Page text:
In "Klub 27" Tezcatlipoca Lights was formed. The chronicler began to visit the club regularly during the fall of 1968 shortly after it was formed. A few times a guy, whose name the chronicler unfortunately only remember as Elo, performed a fairly simple light show with one slide projector and "wet slides" (to be explained - see section 13 below).
The chronicler's interest in light shows grew and after a while he tried himself using a borrowed slide projector. This was the beginning. Elo was very helpful, and during 1969 he developed some electronic means of regulating light levels and various motors. While the chronicler soon had his own, regular light shows in the club with whoever was playing, other regular members of the club likewise became interested in the light show and soon joined the light show group, investing in their own equipment or - when the light group became more stable - equipment was bought with money earned. That is: gradually, the light group began to get a share of the income at the door to cover costs (and in order to invest in improvements). During spring or summer 1969 the light group was a reality, a name - Tezcatlipoca - was devised and the group began to tour with various bands outside the Klub 27, parallel with regular light shows still being performed at Klub 27.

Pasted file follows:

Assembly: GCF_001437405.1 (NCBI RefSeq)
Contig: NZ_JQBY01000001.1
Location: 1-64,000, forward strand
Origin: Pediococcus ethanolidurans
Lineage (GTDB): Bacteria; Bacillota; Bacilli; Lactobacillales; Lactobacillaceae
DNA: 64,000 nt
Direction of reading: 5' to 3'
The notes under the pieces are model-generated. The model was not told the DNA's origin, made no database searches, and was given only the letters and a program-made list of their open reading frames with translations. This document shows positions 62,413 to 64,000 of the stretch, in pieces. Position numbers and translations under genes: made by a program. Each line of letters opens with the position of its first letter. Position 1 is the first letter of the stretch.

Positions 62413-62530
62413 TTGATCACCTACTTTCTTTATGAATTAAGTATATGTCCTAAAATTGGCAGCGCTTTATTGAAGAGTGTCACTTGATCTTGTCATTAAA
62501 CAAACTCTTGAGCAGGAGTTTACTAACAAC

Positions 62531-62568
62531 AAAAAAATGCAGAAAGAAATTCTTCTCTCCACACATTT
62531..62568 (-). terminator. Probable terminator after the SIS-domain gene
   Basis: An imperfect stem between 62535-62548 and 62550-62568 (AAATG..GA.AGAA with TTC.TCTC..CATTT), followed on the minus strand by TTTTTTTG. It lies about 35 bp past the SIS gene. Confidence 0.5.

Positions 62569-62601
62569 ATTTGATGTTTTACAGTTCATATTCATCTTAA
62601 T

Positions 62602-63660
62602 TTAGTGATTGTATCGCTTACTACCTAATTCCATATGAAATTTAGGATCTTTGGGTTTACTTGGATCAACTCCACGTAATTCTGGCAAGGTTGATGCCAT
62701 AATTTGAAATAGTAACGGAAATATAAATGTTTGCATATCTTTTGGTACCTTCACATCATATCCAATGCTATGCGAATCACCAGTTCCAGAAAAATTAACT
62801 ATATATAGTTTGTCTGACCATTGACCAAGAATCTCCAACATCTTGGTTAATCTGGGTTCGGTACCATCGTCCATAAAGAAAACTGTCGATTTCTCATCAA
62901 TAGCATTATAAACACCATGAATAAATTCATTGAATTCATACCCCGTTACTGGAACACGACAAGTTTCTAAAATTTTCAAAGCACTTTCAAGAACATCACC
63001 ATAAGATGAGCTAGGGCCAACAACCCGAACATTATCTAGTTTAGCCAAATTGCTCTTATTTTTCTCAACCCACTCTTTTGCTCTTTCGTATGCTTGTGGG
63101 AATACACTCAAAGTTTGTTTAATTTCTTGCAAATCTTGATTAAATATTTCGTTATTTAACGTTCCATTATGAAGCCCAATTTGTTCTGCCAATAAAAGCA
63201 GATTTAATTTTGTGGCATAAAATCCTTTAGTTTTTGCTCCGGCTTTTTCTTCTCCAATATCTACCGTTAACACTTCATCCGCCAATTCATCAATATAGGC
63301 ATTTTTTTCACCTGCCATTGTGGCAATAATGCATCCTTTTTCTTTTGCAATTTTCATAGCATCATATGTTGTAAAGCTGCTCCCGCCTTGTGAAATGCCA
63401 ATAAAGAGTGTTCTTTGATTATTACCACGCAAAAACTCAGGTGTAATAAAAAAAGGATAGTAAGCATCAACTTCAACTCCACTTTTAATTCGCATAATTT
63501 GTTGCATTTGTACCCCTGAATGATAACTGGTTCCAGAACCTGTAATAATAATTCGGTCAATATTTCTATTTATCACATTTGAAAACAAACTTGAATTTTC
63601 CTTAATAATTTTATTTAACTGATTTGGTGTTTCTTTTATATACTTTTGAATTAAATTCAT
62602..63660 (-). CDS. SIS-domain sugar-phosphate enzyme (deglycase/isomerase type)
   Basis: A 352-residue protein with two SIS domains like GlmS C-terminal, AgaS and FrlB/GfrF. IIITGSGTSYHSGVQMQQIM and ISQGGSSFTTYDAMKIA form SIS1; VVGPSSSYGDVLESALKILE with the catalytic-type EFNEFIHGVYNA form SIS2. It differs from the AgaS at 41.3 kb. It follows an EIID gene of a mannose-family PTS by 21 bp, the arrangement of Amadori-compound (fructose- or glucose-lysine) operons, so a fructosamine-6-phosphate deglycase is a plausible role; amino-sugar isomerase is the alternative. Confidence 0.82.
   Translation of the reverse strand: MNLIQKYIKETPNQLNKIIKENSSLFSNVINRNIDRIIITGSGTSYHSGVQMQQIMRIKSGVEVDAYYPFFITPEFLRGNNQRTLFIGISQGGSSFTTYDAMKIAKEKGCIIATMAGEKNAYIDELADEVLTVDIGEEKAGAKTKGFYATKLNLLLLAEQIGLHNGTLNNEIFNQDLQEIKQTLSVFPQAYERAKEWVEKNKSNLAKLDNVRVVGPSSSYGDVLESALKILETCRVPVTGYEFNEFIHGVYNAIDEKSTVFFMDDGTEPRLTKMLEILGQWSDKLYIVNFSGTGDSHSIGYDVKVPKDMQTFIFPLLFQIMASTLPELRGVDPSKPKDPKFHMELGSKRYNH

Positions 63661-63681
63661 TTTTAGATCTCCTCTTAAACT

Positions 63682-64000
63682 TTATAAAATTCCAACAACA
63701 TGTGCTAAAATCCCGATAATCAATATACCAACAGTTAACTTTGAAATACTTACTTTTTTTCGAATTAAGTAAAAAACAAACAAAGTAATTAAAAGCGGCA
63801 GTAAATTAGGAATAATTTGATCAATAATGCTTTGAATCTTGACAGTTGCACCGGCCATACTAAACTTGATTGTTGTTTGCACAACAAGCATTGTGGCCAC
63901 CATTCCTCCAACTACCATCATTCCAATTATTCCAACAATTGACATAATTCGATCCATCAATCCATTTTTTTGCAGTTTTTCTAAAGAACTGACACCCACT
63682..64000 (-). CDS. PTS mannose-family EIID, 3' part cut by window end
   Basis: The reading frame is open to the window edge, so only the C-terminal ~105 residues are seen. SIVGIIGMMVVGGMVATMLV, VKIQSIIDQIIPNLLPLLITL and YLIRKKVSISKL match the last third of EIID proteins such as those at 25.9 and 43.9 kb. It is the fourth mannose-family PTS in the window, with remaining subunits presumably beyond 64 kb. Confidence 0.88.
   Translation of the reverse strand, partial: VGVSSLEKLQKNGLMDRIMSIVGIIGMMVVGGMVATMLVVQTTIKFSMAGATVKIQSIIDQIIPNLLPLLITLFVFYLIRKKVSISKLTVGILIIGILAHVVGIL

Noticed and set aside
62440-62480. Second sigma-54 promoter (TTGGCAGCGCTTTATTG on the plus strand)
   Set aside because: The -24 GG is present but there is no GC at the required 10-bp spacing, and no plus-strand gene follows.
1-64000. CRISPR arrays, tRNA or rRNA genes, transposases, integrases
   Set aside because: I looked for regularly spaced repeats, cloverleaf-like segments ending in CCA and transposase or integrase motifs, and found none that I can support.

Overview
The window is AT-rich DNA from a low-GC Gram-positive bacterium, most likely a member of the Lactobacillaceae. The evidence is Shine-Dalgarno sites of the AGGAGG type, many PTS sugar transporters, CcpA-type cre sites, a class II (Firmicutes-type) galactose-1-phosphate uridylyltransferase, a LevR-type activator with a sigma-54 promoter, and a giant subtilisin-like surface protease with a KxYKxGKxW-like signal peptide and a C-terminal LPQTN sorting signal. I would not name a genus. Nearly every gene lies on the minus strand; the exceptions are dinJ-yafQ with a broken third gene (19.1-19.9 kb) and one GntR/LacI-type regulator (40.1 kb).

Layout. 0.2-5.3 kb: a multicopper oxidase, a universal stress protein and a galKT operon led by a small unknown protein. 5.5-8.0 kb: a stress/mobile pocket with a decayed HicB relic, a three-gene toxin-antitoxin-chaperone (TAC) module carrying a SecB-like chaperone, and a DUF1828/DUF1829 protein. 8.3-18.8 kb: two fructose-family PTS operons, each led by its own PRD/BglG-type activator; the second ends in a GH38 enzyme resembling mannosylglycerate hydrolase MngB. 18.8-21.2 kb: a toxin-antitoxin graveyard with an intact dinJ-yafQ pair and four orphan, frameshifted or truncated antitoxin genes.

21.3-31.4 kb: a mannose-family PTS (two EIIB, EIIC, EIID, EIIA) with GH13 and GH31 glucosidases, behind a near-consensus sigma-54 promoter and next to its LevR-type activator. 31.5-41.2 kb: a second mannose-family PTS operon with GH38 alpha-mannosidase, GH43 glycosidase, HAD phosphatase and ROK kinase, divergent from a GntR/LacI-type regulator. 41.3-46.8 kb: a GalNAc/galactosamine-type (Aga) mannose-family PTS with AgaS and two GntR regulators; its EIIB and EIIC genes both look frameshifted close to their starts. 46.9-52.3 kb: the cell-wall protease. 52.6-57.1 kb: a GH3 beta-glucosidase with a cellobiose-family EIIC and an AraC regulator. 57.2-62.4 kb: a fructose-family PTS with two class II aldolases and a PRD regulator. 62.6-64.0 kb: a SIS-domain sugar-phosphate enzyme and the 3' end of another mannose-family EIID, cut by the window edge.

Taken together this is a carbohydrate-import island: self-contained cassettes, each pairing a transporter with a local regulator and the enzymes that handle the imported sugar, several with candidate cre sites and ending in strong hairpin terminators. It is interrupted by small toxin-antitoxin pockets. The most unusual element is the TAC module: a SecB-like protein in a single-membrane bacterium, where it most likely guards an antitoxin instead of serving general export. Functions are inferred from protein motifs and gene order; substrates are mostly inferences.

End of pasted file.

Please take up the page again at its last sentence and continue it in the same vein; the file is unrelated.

The Name "Tezcatlipoca" is that of an Aztec god!
As was the case for rock (or "beat") groups at the time of forming the light group, the group was on the lookout for an uncommon name. Naming convention for rock groups changed during the 1960s, the tendency being to "turn on, tune in" and try to find a name that signalled "psychedelic" or perhaps a commonly used word. Such common words, used as a name for rock groups were considered daring and up-front.
The light group went through many considerations until it was decided to use the name of the Aztec "great Sky God" (Vaillant, G.C. "The Aztecs of Mexico, 1944, Penguin Books, reprint 1960, p. 69 - the book in which we read about the name). It was considered to be rather exotic and fairly original. In daily use the group used just "Tezcatlipoca" - refraining the use of the full name for more formal presentations such as concert posters. In hindsight the choice of an Aztec god as the "exotic" source of a name probably tells more about our limited world view - and perhaps a lack of understanding the Aztec culture …
Numerous other names were being considered, among which apparent was "The Prince Valiant Barbershop". As history shows this was eventually abandoned.
Mikkel Scharff Copyright © 2004 & 2006
Source: www.achesite.dk Many thanks to Finn Olafsson for permission to reproduce this information.